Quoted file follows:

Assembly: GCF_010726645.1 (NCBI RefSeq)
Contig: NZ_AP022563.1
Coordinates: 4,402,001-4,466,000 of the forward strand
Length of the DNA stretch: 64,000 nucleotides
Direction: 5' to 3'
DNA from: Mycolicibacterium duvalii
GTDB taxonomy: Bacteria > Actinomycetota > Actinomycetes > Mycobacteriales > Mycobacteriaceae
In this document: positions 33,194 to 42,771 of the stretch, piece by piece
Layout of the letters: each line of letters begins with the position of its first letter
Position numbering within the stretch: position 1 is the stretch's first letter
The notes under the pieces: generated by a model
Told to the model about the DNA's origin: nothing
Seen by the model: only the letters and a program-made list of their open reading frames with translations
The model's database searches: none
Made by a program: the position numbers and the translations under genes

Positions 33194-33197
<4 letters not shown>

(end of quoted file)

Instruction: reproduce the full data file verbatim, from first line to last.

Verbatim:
Assembly: GCF_010726645.1 (NCBI RefSeq)
Contig: NZ_AP022563.1
Coordinates: 4,402,001-4,466,000 of the forward strand
Length of the DNA stretch: 64,000 nucleotides
Direction: 5' to 3'
DNA from: Mycolicibacterium duvalii
GTDB taxonomy: Bacteria > Actinomycetota > Actinomycetes > Mycobacteriales > Mycobacteriaceae
In this document: positions 33,194 to 42,771 of the stretch, piece by piece
Layout of the letters: each line of letters begins with the position of its first letter
Position numbering within the stretch: position 1 is the stretch's first letter
The notes under the pieces: generated by a model
Told to the model about the DNA's origin: nothing
Seen by the model: only the letters and a program-made list of their open reading frames with translations
The model's database searches: none
Made by a program: the position numbers and the translations under genes

Positions 33194-33197
<4 letters not shown>